Friday, 20 August 2010

UK Lockerbie families call US senators to Scotland

[This is the headline over a news agency report from The Associated Press. It reads in part:]

Some families of the British victims of the Lockerbie bombing have challenged four US senators to speak to them about their take on the 1988 terror attack.

Although the American relatives of those who died in the attack have largely focused on the controversy surrounding the release of former Libyan agent Abdel Baset al-Megrahi, the only man convicted of playing any role in the atrocity, many here in the UK harbor lingering doubts about his guilt — and want the US to know it.

"The senators should not be asking why Mr. al-Megrahi was released, but why he was convicted in the first place," said Rev. John Mosey, whose daughter Helga, 19, was among those who perished in the attack. "This is not about one man, but about the 270 people who died."

Lawyers for al-Megrahi have long argued that the attack was actually the result of an Iranian-financed Palestinian plot, and that authorities in Britain and the United States tampered with evidence, disregarded witness statements and steered investigators toward the conclusion that Libya, not Iran, was to blame.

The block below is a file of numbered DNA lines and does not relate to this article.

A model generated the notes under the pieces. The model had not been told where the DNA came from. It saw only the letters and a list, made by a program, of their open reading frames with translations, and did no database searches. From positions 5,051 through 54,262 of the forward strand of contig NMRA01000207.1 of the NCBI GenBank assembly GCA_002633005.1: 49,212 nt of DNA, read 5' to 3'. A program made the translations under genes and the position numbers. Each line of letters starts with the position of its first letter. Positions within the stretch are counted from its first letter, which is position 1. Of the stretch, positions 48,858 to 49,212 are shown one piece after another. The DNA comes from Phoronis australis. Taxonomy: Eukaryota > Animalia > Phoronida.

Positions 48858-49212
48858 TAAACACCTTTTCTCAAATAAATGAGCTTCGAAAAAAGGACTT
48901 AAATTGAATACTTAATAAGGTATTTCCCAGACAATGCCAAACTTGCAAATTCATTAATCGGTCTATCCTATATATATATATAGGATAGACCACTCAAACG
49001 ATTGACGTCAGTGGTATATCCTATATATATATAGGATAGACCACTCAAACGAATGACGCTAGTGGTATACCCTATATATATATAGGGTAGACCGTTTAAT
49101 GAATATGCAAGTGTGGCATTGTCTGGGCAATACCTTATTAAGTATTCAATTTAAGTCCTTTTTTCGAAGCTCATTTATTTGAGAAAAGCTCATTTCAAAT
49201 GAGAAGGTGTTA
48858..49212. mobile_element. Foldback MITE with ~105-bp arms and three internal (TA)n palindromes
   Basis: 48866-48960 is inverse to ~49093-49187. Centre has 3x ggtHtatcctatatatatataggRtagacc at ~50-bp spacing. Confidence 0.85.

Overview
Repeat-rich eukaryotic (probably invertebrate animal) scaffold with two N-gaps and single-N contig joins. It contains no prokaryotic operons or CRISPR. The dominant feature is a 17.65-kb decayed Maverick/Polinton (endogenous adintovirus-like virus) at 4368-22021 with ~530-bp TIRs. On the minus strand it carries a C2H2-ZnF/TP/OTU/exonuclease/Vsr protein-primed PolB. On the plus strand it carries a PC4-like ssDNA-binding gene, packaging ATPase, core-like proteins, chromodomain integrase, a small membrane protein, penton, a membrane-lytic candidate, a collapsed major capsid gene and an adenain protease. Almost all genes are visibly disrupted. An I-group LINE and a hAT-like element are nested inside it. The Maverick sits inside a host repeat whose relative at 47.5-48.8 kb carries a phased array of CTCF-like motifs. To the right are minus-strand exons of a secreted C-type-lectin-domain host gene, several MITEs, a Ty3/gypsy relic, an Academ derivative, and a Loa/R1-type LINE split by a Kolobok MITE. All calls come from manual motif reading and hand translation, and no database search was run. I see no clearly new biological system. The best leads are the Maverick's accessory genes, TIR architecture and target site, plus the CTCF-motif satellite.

Libya accepted responsibility and pay compensation for the Lockerbie bombing, the argument goes, as a quick and easy way to shake off its pariah status.

The theory remains a matter of debate in Scotland. Retired Detective Chief Superintendent Stuart Henderson, who helped link al-Megrahi to the bombing, recently told Scottish television that the idea that anyone would attempt to frame al-Megrahi was ridiculous. (...)

Mosey said that US officials needed to change their focus.

"Instead of hounding the doctors and Scottish politicians in the case, I would like them to come over to speak to us, the UK families of Flight 103," he said. "We are not in uniform agreement, but I think they need to hear our voices.

"We have not learned the truth about Lockerbie."

Still, it does have some traction and Mosey and others have called for a public inquiry into the case.

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